It was Turkey that successfully persuaded Trump to withdraw from Syria and is preparing for a military offensive in north Syria after the withdrawal. Once Turkey launches its military offensive, it may lead to a new round of regional competition or even conflict.

The Syrian Government still insists on its legal claim over all Syrian territory. From the 1980s to mid-1990s, the PKK and the Syrian Government had very close relations and north Syria was once an important base for PKK militias to infiltrate into south Turkey to launch attacks. After the Syrian civil war erupted in 2011, Syrian forces withdrew from north Syria and Syrian Kurds led by the PYD became the dominating

power in the area. Many analysts believe the PYD has been a close ally of the Syrian Government during the civil war, while others dispute that. If Turkey intends to dominate the whole of north Syria, the Syrian Government may offer assistance to the PYD. This may lead to Iran and Russia having to reconsider their policies toward Syria and making a choice between staying neutral and supporting the Syrian Government.

Iran and Russia have been important supporters of the Syrian Government, but their interests in Syria may not be in accordance with the interests of the Syrian Government.

Russia has repeatedly expressed its willingness to help organize a transition government based on a new constitution coordinated by the United Nations-mediated Syria Constitution Committee, which the Syrian Government strongly objects to. Russia hopes to facilitate the political reconstruction process in Syria and strengthen its influence in the country. Although Iran has been a steadfast supporter of the Syrian Government since 2011, its financial and social difficulties at home limit its involvement on the Syrian battlefield. Although Iran and Russia may not directly confront Turkey in north Syria, they may support the Syrian Government indirectly against a Turkish offensive and Ankara-backed rebels.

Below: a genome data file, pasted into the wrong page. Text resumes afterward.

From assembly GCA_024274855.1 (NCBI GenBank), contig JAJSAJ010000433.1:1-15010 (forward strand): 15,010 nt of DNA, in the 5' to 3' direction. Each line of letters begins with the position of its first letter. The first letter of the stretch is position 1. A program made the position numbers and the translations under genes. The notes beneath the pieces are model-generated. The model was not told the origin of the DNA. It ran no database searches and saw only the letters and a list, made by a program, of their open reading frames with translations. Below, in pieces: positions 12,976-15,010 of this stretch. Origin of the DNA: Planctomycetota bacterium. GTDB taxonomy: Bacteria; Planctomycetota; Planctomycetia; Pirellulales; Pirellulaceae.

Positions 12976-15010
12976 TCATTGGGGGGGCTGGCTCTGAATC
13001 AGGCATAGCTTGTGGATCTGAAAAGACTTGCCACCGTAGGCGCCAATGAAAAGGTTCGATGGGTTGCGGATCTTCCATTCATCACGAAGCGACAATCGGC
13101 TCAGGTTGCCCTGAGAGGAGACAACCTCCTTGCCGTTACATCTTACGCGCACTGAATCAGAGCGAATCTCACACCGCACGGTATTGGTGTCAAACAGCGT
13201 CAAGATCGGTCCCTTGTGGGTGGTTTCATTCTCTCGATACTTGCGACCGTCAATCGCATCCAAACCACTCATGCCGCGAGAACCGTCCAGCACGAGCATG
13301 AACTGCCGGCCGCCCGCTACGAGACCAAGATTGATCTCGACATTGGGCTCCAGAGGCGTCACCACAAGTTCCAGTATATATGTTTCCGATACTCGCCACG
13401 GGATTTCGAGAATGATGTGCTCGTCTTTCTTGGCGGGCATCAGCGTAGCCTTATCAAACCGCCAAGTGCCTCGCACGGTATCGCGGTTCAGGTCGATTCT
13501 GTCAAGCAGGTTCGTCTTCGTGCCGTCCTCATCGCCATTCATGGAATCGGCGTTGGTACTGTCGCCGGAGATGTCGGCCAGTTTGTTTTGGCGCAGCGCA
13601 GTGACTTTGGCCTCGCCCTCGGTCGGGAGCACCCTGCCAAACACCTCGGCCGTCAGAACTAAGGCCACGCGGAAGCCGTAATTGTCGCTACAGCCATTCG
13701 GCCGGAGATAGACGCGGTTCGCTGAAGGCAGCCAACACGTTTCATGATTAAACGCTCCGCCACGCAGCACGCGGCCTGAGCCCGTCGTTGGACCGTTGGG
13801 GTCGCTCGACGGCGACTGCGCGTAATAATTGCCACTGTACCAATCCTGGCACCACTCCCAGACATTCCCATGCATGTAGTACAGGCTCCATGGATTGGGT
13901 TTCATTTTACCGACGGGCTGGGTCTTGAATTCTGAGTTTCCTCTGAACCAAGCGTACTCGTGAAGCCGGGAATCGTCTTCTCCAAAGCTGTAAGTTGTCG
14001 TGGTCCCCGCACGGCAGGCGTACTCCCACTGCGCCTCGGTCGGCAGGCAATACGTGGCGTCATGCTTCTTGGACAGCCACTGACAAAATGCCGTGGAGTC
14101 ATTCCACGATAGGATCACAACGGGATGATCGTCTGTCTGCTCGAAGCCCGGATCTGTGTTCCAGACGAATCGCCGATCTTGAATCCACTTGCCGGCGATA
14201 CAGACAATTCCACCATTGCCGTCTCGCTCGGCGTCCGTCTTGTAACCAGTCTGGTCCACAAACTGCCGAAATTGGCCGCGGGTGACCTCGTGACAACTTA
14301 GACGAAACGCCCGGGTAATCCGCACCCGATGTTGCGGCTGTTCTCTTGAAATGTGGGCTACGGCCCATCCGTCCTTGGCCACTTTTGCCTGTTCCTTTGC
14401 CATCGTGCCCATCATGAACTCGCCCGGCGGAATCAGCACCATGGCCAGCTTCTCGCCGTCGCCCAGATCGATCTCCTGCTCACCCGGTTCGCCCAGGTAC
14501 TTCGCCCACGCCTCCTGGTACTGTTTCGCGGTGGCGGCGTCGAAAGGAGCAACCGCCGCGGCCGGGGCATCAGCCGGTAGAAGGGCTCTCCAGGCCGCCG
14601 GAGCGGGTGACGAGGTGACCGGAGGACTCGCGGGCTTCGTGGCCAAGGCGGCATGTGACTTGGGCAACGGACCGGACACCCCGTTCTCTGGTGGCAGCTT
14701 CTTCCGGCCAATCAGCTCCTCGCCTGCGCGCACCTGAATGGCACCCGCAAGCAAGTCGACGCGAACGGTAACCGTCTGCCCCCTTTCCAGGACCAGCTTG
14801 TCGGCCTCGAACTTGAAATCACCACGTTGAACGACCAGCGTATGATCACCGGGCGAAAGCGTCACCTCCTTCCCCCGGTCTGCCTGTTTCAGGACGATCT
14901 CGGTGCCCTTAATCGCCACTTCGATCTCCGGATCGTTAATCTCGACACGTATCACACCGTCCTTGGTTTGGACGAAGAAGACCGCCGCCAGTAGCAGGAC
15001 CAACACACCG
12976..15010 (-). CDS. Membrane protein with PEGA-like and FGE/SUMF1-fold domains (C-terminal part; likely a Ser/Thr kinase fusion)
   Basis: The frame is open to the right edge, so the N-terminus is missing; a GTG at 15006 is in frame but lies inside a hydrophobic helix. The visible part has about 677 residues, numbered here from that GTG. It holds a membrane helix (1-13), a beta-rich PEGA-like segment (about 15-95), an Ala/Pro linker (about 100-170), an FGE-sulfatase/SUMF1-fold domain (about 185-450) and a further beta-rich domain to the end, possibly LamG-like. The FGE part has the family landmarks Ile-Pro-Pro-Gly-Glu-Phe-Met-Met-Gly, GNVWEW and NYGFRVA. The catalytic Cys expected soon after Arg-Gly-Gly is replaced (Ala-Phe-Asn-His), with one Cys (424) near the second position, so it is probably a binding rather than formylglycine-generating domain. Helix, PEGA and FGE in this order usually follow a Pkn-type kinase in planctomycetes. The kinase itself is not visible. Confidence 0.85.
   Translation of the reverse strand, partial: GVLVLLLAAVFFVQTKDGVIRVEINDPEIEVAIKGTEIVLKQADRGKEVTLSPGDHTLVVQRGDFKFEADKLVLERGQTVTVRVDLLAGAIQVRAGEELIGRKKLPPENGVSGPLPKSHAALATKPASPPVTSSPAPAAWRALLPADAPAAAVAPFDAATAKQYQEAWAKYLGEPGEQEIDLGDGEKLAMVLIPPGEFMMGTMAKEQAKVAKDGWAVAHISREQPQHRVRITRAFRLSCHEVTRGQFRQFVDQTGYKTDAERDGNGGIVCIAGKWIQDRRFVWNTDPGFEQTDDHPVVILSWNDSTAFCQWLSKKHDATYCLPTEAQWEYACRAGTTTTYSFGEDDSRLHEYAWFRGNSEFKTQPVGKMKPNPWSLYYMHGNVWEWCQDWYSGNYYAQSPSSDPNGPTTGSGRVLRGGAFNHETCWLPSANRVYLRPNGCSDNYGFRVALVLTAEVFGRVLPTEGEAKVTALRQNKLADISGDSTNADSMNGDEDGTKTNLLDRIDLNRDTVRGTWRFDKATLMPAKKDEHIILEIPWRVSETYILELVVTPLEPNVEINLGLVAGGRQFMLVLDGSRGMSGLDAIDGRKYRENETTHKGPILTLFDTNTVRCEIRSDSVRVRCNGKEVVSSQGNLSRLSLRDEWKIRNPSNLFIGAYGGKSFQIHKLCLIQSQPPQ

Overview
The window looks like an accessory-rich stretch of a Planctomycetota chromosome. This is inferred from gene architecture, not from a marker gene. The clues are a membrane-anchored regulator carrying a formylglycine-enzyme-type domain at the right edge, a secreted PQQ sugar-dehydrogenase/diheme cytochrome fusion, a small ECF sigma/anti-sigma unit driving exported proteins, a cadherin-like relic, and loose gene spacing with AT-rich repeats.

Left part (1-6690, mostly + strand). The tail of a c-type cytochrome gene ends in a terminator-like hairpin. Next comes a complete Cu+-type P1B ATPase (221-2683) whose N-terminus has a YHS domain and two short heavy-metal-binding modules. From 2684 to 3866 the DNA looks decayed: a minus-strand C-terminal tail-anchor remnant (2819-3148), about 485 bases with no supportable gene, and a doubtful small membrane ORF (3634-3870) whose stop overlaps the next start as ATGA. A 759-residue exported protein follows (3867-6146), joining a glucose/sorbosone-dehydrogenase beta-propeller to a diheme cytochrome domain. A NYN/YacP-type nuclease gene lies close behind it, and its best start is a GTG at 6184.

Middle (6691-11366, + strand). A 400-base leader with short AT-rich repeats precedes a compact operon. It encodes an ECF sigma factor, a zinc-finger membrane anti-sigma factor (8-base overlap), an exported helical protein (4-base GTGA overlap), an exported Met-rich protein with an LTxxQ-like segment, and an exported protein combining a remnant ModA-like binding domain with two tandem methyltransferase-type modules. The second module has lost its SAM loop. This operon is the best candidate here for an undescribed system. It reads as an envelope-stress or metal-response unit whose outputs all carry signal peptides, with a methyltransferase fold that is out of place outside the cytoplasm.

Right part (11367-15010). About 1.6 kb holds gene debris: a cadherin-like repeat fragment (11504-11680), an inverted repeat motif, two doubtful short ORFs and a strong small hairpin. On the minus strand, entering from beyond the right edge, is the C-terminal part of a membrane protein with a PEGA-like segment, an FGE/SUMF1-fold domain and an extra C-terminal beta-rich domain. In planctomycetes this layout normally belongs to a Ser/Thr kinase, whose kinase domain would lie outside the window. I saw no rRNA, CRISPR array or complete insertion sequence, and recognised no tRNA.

A future U.S. return

Israel is also closely monitoring the latest developments in Syria. As the ties between Turkey and Israel grow more strained over the Israeli-Palestinian peace process and Turkey's sympathy toward the Islamic extremist groups in Syria, Israel worries that the expansion of Turkey's influence in Syria may help turn north Syria into a hub and base for extremists and terrorists and pose a threat to Israeli security. When the regional status quo in Syria is changed and a new round of competition erupts, regional states will need to get involved. As the most powerful state in the world, the United States might have to return.

Although Trump tries to describe his decision to withdraw from Syria as an important step in "making America great again" based on the "America First" policy, it may be understood by U.S. partners and allies such as Saudi Arabia, an important U.S. regional ally, for decades, as the beginning of a betrayal and desertion.

Saudi Arabia regards the United States as its most reliable partner, but once the U.S. dominance in the Middle East collapses, it may have to choose to cooperate with other states, such as Russia, to ensure its own national security and the overall regional geopolitical balance. The huge amount of Saudi military purchases from U.S. weapons factories may be replaced by Russian ones. If Trump wants to keep the billions of dollars from the Saudi weapons market, he will have to do more to show U.S. capabilities in the region to meet the expectations of Saudi Arabia.

In international politics, capability matters more than willingness. A state with more capabilities usually leads to more expectations from other countries. In the modern world, a state's capabilities are generally constructed from its connections with the rest of the world, especially its close cooperation and ties with other states, which ultimately lead to a big network throughout the world. No state in the modern world can be "great" without major ties to the outside world. Therefore, Trump's decision to withdraw may be a bad choice for the United States, and he may have to say, in the not so distant future, that the United States will return.

The author is a research fellow at the Charhar Institute and the University Haifa in Israel

Copyedited by Rebeca Toledo

Comments to yulintao@bjreview.com